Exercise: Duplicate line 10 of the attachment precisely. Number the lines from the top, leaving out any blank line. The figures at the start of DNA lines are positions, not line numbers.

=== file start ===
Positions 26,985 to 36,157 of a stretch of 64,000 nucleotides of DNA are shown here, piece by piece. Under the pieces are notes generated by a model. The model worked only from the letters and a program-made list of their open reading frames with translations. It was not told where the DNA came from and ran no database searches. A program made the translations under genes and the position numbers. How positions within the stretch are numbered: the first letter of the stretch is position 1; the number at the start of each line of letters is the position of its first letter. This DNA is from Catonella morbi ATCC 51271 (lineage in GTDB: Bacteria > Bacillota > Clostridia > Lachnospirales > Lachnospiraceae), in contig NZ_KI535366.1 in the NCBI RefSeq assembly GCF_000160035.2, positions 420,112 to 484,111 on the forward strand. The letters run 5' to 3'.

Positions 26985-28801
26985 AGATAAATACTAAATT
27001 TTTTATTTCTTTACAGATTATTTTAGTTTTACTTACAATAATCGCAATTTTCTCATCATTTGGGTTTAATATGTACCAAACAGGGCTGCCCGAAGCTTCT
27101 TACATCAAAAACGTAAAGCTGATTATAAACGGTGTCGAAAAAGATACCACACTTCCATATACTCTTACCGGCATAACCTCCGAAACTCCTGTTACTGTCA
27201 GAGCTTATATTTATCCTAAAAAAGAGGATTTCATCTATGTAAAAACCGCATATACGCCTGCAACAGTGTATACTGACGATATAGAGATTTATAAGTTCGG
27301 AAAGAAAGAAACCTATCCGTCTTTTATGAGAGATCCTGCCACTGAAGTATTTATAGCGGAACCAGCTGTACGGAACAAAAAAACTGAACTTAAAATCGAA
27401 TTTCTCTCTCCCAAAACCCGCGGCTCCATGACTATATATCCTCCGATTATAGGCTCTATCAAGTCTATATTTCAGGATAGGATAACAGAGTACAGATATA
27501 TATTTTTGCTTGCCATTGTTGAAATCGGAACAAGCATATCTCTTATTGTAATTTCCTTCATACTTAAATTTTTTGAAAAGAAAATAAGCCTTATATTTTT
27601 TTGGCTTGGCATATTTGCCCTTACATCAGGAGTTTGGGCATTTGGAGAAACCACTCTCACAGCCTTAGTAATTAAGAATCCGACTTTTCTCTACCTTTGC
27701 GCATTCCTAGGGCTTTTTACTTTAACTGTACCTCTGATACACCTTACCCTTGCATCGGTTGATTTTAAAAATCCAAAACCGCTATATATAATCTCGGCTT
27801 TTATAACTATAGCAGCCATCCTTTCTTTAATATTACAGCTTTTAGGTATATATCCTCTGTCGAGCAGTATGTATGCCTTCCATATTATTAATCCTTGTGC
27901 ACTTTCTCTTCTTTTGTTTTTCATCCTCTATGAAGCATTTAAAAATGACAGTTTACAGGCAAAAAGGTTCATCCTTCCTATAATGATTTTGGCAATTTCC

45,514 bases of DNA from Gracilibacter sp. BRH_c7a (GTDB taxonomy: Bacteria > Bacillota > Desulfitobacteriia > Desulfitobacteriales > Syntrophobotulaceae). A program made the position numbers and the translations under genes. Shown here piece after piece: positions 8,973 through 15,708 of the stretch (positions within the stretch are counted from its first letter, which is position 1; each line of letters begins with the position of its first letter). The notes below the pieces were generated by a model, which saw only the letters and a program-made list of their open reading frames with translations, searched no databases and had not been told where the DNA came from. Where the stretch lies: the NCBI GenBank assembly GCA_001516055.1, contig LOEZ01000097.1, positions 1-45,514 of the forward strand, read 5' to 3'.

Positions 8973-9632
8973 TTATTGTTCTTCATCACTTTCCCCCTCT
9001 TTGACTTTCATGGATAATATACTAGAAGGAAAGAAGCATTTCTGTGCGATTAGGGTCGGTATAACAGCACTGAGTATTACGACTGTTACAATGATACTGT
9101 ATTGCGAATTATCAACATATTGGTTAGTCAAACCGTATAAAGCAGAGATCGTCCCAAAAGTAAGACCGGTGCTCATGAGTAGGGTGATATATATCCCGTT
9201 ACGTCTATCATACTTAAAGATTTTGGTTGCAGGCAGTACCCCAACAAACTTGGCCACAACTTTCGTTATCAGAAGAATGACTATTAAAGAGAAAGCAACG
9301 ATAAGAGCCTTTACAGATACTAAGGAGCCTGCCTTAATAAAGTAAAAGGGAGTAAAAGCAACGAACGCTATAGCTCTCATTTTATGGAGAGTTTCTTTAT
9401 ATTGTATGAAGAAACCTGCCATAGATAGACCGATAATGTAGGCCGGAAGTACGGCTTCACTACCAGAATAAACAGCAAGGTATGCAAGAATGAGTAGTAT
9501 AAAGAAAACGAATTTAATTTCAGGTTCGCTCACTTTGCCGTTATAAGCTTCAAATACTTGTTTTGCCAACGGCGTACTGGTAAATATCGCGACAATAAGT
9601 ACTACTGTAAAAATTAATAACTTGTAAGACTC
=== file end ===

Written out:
27601 TTGGCTTGGCATATTTGCCCTTACATCAGGAGTTTGGGCATTTGGAGAAACCACTCTCACAGCCTTAGTAATTAAGAATCCGACTTTTCTCTACCTTTGC